MCM Robert Sherrod

Reporters and photographers rarely get discussed on this show. And that’s a pity because, in one way at least, reporters and photographers help provide a lot of the original material that historians use to study events and try to build up as full a picture as possible about the past. But one of the great dangers in relying too much on journalistic evidence in writing history is forgetting that those pieces of reportage were usually produced with a specific audience in mind — readers and consumers of news. In times of war, accurate news usually has to be cleared [...]

Civil War Medicine

We usually hear that surgery and medical treatment during the Civil War was backward butchery. But was it? Historian Nic Hoffman from Kennesaw State University tells us how complicated it really was. We discuss: medical care before the war; the shock of Civil War carnage and how medics initially reacted; and changes in medical treatment and surgery because of the War. Listen and learn! --- Buzzkill Bookshelf Drew Gilpin Faust, This Republic of Suffering: Death and the American Civil War (2009). In This Republic of Suffering, Drew Gilpin Faust reveals the ways that death in the Civil War changed [...]

Churchill, “Blood, Sweat, and Tears.” Quote or No Quote?

With the popular film, The Darkest Hour, getting even more attention now because Gary Oldman won the Best Actor Academy Award for his portrayal of Winston Churchill, I have even more reason than usual to point out bogus Churchill quotes. But I thought I'd talk about something that Churchill actually said, and that was a well-known saying in his day, to show how certain phrases that were certainly commonplace in the late 19th century and early 20th century, have been Churchill-ized by people after World War II. On the 13th of May 1940, Churchill gave first speech to the [...]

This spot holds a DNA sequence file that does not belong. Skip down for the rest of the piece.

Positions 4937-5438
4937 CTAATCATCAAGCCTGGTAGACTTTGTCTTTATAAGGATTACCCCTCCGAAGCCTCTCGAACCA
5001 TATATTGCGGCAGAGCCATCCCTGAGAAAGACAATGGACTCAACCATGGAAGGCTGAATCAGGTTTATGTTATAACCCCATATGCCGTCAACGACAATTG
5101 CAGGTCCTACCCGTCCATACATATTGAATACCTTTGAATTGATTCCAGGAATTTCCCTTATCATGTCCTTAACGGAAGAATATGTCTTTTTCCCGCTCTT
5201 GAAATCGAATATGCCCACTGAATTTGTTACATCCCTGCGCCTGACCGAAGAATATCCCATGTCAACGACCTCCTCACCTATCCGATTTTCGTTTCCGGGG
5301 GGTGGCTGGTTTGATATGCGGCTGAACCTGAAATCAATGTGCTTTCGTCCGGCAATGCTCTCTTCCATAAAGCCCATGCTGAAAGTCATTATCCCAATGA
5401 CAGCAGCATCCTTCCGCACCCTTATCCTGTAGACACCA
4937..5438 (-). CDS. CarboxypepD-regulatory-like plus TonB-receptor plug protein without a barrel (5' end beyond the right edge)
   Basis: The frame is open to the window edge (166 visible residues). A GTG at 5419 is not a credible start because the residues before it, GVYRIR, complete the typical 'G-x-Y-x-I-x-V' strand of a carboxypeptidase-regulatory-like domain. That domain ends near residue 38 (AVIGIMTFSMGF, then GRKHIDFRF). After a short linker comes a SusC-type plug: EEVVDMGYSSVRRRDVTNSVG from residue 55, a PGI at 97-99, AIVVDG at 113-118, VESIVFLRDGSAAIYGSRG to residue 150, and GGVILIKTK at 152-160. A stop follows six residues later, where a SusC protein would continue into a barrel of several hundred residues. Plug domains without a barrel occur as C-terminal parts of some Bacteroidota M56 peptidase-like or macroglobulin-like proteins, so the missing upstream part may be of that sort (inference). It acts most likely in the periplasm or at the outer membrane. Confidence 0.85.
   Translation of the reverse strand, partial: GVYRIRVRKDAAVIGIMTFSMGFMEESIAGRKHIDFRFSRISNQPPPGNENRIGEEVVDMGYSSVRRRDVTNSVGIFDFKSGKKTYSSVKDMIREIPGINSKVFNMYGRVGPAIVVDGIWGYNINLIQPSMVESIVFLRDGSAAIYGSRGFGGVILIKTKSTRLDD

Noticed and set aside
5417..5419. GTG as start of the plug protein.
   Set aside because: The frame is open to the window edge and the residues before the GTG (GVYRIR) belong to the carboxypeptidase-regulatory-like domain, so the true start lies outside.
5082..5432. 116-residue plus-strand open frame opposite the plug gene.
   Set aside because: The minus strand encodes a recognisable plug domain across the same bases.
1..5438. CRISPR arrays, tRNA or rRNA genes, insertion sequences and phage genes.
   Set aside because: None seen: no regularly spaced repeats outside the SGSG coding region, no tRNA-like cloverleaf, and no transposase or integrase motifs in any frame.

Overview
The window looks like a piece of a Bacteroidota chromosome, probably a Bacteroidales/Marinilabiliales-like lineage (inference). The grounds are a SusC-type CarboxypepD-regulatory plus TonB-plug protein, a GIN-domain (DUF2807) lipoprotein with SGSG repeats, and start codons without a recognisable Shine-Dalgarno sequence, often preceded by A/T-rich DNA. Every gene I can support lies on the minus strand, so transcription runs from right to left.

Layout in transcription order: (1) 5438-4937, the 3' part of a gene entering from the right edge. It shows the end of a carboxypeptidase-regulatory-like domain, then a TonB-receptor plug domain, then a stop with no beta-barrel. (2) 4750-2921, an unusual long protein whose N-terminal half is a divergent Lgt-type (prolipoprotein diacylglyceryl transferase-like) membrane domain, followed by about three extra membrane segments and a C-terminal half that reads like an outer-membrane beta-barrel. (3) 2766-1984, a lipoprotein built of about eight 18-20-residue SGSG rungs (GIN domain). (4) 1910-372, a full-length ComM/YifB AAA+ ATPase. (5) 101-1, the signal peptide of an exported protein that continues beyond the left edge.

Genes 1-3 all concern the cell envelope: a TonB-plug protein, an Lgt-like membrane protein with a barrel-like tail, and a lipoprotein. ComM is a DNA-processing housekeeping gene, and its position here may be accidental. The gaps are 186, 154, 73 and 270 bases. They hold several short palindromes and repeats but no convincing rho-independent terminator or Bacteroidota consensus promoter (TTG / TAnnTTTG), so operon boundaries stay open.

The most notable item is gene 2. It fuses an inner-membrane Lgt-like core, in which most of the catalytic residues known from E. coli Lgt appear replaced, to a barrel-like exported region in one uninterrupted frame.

Buzzkill Bookshelf

Paul Kendall, Armistice 1918: Voices From The Past (2017).

The story of the efforts to bring the war to a conclusion, and those final days and hours of the First World War, are told in the words of the politicians, soldiers and newspaper columnists who were there at the time.

Matthew D Hockenos, Then They Came for Me: Martin Niemöller, the Pastor Who Defied the Nazis (2018).

A nuanced portrait of courage in the face of evil, Then They Came for Me puts the question to us today: What would I have done?

Mamie Till-Mobley and Christopher Benson, Death of Innocence: The Story of the Hate Crime That Changed America (2004).

The mother of Emmett Till recounts the story of her life, her son’s tragic death, and the dawn of the civil rights movement—with a foreword by the Reverend Jesse L. Jackson, Sr.

John Sayle Watterson, College Football: History, Spectacle, Controversy (2002).

Shows how college football in more than one hundred years has evolved from a simple game played by college students into a lucrative, semi-professional enterprise. With a historian's grasp of the context and a novelist's eye for the telling detail, Watterson presents a compelling portrait rich in anecdotes, colorful personalities, and troubling patterns.

Yashka: My Life as a Peasant, Exile and Soldier; A Biography and History of Russia in WW1, and the Bolshevik Revolution

Yashka is the autobiography of Maria Botchkareva, a young Russian woman who bravely took up arms first against the Germans in World War One, and then opposed the Bolsheviks in the Russian Revolution of 1917.

Buzzkill Book Shelf

Buzzkillers! Here are the books that we have featured on certain episodes. We highly recommend them!

American History, British History, and World History Myths Busted by Professor Buzzkill

Don’t forget to check-in every week for new history myths being busted.